• Where classes of Controlled Airspace (CAS) are required it should either be D or C as both accept VFR. However all CAS needs to be reliably serviced by a controller as permission to enter is required. Therefore AOPA want to see improvements in access being granted, with more investment being made to support services for all airspace users where CAS exists.
  • Whilst AOPA supports Electronic Conspicuity (EC) we want to see a cooperative surveillance environment.
  • Provision of air navigation and communications facilities that are adequate to the needs of general aviation.
  • Requirements for additional/new equipment necessary to operate in the airspace system should not be imposed with less than seven years lead time.
  • Encourage development of a multipurpose satellite system that will provide navigation, communications, surveillance, collision avoidance and search and rescue information.  Multiple satellites/systems should be avoided to preclude investing in multiple systems/receivers. Satellite systems should be shared with other users to achieve maximum economy for general aviation users.
  • Re-instate access to EGNOS LPV signal and approaches unless/until a fully functional and compatible alternative service is available and free at point of use.
  • The CAA and DfT should fund accelerated standardisation and experimental evaluation by general aviation and aerial work users of such technologies to allow early use of enhanced navigation and communications techniques that meet international standards and will provide efficiency and safety benefits.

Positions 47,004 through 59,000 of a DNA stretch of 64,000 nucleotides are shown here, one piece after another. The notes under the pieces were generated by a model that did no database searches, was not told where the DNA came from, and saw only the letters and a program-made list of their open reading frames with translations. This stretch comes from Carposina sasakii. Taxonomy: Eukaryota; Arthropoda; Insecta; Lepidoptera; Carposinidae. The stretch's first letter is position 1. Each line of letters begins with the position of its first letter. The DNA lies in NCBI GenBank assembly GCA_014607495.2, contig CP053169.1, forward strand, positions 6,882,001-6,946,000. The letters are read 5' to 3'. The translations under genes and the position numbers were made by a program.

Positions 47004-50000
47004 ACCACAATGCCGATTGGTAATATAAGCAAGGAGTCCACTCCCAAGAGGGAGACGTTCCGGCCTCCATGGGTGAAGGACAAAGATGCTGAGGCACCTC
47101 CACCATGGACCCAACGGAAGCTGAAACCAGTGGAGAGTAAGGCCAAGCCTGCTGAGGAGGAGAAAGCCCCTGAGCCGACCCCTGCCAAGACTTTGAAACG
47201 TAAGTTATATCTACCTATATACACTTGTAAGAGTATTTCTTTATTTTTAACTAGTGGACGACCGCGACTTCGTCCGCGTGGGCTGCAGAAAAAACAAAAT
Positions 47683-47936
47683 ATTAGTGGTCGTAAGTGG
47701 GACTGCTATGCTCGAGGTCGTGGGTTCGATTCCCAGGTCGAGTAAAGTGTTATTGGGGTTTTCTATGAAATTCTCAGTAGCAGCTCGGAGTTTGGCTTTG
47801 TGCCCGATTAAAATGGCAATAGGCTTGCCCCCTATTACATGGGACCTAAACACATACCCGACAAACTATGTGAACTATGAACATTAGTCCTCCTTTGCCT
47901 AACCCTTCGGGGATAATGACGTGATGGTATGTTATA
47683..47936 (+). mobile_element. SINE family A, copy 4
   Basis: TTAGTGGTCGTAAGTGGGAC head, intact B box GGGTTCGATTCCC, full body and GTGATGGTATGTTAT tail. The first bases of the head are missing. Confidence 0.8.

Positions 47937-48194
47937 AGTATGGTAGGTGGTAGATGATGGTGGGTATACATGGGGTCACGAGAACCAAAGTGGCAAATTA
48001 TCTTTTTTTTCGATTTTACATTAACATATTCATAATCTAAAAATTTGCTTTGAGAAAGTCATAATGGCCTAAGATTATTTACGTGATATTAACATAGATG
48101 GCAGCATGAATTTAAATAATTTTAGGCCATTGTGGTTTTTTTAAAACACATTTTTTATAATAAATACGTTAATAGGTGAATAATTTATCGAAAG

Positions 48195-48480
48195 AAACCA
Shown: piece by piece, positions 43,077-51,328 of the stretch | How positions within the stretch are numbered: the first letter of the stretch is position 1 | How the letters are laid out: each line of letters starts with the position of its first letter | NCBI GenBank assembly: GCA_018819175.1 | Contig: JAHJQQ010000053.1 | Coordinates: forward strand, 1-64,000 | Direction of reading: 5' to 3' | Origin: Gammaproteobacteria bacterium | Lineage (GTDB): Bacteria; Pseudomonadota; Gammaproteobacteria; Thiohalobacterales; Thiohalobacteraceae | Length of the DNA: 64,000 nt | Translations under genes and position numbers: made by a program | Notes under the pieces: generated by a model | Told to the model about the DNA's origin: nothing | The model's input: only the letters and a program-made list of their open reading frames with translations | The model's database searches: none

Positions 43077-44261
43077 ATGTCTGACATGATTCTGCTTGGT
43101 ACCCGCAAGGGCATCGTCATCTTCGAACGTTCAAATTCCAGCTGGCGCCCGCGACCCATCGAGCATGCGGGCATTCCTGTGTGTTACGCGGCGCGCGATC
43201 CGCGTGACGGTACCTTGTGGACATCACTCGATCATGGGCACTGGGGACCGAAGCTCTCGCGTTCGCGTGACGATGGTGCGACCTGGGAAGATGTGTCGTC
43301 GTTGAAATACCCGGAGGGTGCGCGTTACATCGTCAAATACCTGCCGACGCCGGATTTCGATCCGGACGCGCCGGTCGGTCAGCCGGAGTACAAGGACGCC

• The integrity of the aeronautical frequency spectrum must be protected.
  • The 108-112 Mhz frequency spectrum currently used for ILS localizer signals should be retained for aeronautical use regardless of any ILS service termination dates.
  • ACAS/TCAS should not be required for small general aviation or aerial work aircraft.
  • As new technology becomes available, including low cost portable solutions, such as ADS-B and SWIM (system wide information management), AOPA will encourage the CAA to remove controlled airspace where technology is able to provide the solutions for known/known intent environment.
  • AOPA accepts that GA must remain sensitive to the environmental concerns of the public and take steps to educate both the public and members about the relative merits of their mutual concerns.
  • AOPA recognises that Aircraft owners and pilots should do their utmost to be good neighbours to the non-flying public. One of the main objections is aircraft noise. AOPA’s position is that noise reduction equipment certified to international standards should be accepted without any supplementary national requirements and costs.

AOPA is keen to promote the use of unleaded fuels: 

  • Make unleaded aviation fuel more generally available and at an attractive price. Gain DfT support to encourage airfield installations, national fuel distribution and a temporary tax break.
  • Make it easy for pilots to know whether their aircraft can use unleaded aviation fuel. eg placards by fuel filler caps and new information added to G-INFO to facilitate lookup.